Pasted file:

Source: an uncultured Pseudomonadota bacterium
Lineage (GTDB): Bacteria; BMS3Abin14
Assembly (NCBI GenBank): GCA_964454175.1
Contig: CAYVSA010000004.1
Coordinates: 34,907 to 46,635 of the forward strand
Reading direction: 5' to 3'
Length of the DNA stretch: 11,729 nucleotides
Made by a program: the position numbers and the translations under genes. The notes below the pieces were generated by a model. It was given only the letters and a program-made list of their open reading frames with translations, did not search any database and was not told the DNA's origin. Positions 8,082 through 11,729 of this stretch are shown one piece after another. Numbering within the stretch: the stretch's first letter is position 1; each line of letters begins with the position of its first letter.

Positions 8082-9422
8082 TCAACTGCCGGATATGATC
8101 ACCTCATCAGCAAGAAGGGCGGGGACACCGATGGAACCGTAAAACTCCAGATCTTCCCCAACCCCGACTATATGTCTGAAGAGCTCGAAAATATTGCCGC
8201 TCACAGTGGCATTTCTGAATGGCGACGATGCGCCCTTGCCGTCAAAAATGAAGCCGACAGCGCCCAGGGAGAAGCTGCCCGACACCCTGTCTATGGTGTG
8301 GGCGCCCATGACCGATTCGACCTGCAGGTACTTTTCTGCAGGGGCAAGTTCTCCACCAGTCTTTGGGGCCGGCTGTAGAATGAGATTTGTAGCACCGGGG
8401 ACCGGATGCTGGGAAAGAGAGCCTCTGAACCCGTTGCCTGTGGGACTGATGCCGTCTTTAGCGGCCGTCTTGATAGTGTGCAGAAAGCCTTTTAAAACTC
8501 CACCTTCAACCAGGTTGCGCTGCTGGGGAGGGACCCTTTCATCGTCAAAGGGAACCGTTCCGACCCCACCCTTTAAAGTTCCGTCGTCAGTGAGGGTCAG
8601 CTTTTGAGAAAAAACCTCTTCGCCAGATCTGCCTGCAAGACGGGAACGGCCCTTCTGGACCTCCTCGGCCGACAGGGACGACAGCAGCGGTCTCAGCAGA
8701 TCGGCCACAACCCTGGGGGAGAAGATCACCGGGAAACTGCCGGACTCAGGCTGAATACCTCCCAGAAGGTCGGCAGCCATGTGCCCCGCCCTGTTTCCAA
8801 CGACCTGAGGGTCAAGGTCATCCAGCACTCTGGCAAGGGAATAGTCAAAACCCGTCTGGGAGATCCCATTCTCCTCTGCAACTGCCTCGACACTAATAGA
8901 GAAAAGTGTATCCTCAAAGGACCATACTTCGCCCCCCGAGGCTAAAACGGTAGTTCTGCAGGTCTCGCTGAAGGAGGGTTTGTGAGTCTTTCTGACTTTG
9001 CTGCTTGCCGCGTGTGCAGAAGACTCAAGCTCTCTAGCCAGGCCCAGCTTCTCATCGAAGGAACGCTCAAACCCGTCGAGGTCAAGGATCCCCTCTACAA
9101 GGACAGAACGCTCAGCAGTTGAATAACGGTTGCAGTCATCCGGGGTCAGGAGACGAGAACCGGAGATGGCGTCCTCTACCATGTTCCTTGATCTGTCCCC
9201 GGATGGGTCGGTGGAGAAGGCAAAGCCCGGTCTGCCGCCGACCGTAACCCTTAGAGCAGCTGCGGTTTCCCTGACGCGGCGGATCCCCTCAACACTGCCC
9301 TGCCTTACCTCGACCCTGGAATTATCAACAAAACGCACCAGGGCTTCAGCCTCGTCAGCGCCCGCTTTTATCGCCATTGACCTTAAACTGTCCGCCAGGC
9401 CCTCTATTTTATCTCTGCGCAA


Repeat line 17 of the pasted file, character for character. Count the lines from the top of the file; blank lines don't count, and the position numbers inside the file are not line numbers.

8701 TCGGCCACAACCCTGGGGGAGAAGATCACCGGGAAACTGCCGGACTCAGGCTGAATACCTCCCAGAAGGTCGGCAGCCATGTGCCCCGCCCTGTTTCCAA